HC Deb 19 June 1933 vol 279 cc461-3

asked the Secretary of State for India whether any decision has been reached with regard to the future administration of Aden; and what action the Government of India propose to take with a view to implementing their pledges to consult the Legislative Assembly before the matter is decided?


I must apologise for the length of this answer. His Majesty's Government have recently received representations from different communities among the inhabitants of Aden as well as from certain quarters in India, expressing their various views in regard to the transfer of the administration of Aden from the control of the Government of India to His Majesty's Government. The matter is one which is now receiving the consideration of His Majesty's Government and of the Government of India in connection with the impending constitutional changes. Full opportunity will be given for discussion in the Indian Legislative Chambers at their next session and for all the interests concerned to state their views. Meanwhile, His Majesty's Government think that it would be convenient that the considerations which suggest the desirability of a transfer of the administration and the conditions that would be entailed by such a transfer should be made known so that the problem can be discussed with a full knowledge of the facts.

The reasons which suggest that Aden should not remain linked with India under the new constitution are, that it is an-area geographically remote from India; that it would not naturally fit into the new federation; that it is already to some extent under Imperial control, and that it is inseparable in practice from the Aden Protectorate, which has already passed wholly out of Indian control. If it should be decided that the administration of Aden should be separated from that of India, His Majesty's Government contemplate that the following conditions would be established:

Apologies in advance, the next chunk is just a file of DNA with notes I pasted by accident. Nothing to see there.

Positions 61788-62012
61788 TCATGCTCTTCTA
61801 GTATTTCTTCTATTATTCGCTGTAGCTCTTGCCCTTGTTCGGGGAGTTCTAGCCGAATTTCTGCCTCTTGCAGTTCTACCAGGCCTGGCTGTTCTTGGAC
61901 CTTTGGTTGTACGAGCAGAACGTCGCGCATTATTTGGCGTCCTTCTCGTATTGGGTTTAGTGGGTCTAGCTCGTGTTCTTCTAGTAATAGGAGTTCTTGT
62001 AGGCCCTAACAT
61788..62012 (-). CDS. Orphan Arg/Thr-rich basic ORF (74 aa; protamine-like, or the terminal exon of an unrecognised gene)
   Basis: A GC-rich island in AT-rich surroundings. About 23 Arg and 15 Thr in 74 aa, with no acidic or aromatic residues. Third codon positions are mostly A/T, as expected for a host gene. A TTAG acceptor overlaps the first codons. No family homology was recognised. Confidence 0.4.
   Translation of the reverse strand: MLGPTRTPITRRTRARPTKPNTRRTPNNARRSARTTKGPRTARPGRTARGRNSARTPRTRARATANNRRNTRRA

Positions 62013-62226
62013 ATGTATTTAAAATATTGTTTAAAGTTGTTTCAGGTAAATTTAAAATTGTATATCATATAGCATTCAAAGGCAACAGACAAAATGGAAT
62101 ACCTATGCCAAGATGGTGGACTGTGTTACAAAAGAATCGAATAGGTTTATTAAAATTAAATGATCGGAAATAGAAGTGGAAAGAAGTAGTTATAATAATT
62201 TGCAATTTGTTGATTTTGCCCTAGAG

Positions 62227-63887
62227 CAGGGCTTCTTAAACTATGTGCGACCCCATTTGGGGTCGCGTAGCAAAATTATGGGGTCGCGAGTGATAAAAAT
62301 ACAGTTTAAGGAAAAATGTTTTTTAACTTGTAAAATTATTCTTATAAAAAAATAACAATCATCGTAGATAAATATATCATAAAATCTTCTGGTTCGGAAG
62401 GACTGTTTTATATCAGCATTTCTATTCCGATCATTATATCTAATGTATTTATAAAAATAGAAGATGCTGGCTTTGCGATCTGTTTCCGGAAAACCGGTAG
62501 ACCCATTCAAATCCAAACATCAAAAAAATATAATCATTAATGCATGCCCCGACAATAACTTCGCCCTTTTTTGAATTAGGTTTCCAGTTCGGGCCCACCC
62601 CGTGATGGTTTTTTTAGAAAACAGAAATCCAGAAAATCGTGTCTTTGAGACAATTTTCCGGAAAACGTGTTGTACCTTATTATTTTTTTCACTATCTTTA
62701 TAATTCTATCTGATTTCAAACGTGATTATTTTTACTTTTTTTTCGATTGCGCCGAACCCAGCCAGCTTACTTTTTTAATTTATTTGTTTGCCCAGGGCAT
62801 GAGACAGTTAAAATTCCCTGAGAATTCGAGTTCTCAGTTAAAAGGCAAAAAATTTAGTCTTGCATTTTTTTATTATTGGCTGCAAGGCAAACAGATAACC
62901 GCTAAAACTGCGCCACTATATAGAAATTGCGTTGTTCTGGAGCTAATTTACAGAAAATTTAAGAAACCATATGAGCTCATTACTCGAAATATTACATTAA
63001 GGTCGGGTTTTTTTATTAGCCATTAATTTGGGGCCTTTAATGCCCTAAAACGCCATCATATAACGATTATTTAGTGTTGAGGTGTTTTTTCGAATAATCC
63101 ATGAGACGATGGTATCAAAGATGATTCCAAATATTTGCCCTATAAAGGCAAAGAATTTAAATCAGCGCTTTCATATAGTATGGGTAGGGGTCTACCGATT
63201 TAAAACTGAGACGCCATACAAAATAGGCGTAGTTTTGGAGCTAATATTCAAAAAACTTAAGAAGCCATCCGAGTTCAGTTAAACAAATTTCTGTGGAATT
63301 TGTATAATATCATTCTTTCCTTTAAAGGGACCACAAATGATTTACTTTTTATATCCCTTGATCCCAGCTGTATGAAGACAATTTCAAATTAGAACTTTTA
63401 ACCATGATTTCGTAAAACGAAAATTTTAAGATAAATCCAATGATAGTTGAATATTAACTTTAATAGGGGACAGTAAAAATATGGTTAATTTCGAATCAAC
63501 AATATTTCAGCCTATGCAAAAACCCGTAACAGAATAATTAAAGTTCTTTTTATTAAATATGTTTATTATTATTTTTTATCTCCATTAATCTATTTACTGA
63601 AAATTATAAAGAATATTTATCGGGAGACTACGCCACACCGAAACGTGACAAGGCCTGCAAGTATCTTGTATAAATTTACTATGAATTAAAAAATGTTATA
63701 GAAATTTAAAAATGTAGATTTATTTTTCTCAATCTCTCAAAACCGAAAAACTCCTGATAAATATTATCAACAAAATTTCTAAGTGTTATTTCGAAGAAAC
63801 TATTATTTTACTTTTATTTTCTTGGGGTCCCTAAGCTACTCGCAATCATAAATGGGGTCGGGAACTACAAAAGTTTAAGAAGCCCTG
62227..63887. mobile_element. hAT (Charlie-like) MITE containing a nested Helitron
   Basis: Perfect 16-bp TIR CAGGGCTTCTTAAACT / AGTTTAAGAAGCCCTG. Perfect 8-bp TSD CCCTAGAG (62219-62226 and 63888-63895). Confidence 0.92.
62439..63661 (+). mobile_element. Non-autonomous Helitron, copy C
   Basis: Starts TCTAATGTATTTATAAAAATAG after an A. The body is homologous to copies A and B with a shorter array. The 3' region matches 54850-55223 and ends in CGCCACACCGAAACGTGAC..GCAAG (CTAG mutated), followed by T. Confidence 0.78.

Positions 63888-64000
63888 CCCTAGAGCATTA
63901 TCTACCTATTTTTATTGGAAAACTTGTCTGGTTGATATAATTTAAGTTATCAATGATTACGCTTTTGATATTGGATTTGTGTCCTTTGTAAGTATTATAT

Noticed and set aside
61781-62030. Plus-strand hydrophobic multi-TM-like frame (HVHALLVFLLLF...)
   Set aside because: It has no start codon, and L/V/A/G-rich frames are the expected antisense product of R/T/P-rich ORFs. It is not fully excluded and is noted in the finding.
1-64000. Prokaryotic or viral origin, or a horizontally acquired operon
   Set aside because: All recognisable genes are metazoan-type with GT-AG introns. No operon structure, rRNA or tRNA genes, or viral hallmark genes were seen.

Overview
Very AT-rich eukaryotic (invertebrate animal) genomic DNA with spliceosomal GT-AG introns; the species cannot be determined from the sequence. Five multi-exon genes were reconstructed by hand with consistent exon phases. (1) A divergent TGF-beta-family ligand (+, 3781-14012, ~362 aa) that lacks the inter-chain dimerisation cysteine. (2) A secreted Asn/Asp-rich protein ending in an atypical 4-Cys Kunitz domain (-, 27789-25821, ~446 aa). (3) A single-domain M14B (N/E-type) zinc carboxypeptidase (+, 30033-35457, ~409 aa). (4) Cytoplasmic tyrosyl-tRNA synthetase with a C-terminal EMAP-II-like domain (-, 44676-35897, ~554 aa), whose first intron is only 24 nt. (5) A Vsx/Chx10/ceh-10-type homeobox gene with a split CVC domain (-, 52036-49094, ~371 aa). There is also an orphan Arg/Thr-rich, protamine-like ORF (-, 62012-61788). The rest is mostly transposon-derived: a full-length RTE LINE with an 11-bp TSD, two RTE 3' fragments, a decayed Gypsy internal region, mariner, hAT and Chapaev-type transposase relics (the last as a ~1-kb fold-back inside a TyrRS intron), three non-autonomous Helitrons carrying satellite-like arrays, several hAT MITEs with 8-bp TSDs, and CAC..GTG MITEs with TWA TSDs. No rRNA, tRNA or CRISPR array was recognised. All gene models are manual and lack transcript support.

1. (1) India would be relieved of the annual contribution of approximately £150,000 sterling, or Rs.20 lakhs, at present payable towards the military and political administration.
  2. (2) The right of appeal in judicial cases to the Bombay High Court would be maintained.
  3. (3) His Majesty's Government would maintain the existing policy of making Aden a free port unless some radical change in the present economic situation should take place. From their own point of view the abandonment of this policy would clearly in existing, economic conditions be financially unsound, since the prosperity of Aden depends largely on its transit trade.
  4. (4) His Majesty's Government would do their utmost to maintain the present standard of administration and would 463 not impose any additional taxation unless such a course became, in their opinion, absolutely necessary.
  5. (5) A proportion of Indian service administrative personnel would be retained in Aden service for some years after transfer took place.
  6. (6) No racial legislation or segregation would be permitted by His Majesty's Government.